Drops of blood, filter paper, bacteria, a bacterial inhibitor, and a baking dish—that’s all it took for microbiologist Robert Guthrie to develop a basic test for phenylketonuria, a genetic metabolic disease that, if left untreated in infants, soon leads to neurological dysfunction and intellectual disability. The test would lay the foundation for screening newborns for diseases.
In 1957, Guthrie met Robert Warner, a specialist who diagnosed individuals with mental disabilities. Warner told Guthrie about phenylketonuria (PKU), now known to affect roughly 1 in 10,000 children. The disease makes it impossible to break down the amino acid phenylalanine, so that it builds up to toxic levels in the body and disrupts neuronal communication. Once a child was diagnosed, a strict low-phenylalanine diet could prevent further damage, but Warner had no easy way to measure phenylalanine levels in his PKU patients’ blood to monitor the diet’s effects. He asked Guthrie for help.
Guthrie reported back to Warner three days later with a solution. Guthrie knew from past work that the bacterial inhibitor β-2-thienylalanine blocked Bacillus subtilis from flourishing by substituting for phenylalanine in growing peptide chains, resulting in inactive proteins. He also knew that adding phenylalanine to the cell cultures restored normal protein function and spurred the bacterium’s growth. So his solution was simple: prick the skin, collect a few drops of blood on filter paper, and place the filter paper in a baking pan covered in β-2-thienylalanine. Add Bacillus subtilis to the filter paper and heat the pan overnight. If the bacterium grows exponentially, the level of phenylalanine is high. The assay worked well, so Guthrie used it as a model to develop tests for other metabolic diseases.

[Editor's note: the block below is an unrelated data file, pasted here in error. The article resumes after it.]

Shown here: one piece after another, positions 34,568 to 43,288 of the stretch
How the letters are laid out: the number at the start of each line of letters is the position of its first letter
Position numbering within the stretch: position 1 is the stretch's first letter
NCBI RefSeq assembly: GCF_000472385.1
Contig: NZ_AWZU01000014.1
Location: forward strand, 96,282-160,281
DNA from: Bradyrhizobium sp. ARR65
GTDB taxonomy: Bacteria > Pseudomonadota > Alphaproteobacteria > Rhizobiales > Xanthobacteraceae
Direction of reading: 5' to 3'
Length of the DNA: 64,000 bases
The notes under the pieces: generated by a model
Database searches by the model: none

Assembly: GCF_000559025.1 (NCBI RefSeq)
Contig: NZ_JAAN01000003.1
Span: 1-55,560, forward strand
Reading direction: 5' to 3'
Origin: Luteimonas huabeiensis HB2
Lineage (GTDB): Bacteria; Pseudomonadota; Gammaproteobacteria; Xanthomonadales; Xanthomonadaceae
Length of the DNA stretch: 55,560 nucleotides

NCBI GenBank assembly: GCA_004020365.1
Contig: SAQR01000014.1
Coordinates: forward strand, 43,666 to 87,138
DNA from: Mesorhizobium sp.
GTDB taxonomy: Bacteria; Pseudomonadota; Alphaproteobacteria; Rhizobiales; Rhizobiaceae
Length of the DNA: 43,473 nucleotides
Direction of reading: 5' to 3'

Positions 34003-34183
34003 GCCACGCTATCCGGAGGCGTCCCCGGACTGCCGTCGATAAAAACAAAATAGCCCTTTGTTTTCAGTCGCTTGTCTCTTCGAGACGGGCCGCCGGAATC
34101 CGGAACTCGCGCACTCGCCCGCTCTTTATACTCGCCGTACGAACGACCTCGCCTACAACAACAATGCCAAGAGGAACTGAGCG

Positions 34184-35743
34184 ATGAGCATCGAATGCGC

Then, in 1958, Guthrie’s own 15-month-old niece was diagnosed with PKU based on a urine test. That test could only detect phenylalanine at relatively high concentrations, and it thus delivered false negatives and missed detecting PKU in many people—particularly in young babies—who did, in fact, have the disease.
Guthrie used his bacterial assay to analyze his niece’s blood and confirmed that she had PKU. Unfortunately, she had already suffered neurological damage. Guthrie became convinced that his test, if used at birth, could help children avoid PKU-associated intellectual disabilities by allowing doctors to put them on a special diet early on.
“That you could take drops of blood from every newborn baby and do a test . . . Bob Guthrie really deserves the credit for that vision,” says Jeffrey Brosco, a pediatrician at the University of Miami Miller School of Medicine and coauthor of The PKU Paradox, a book about the disease and the history of newborn screening. Guthrie started clinical trials, tweaking the test to use a heel stick and cardstock to collect each baby’s blood. When the test proved effective, he lobbied state governments to mandate its use on newborns, and despite pushback from the medical community, which questioned the need for PKU screening because the disease was so rare, Guthrie succeeded. By 1967, newborn blood screening became mandatory in most US states; it is now standard in many countries around the world and includes testing for more than 50 conditions.
“The vast majority of medical [innovations] don’t get to patients for decades,” Brosco notes. “We should celebrate Guthrie for making sure so many children, not just a select few, immediately had access to his test . . . and also the fact that he didn’t patent and monetize the test, a selfless decision, and one rarely made today.”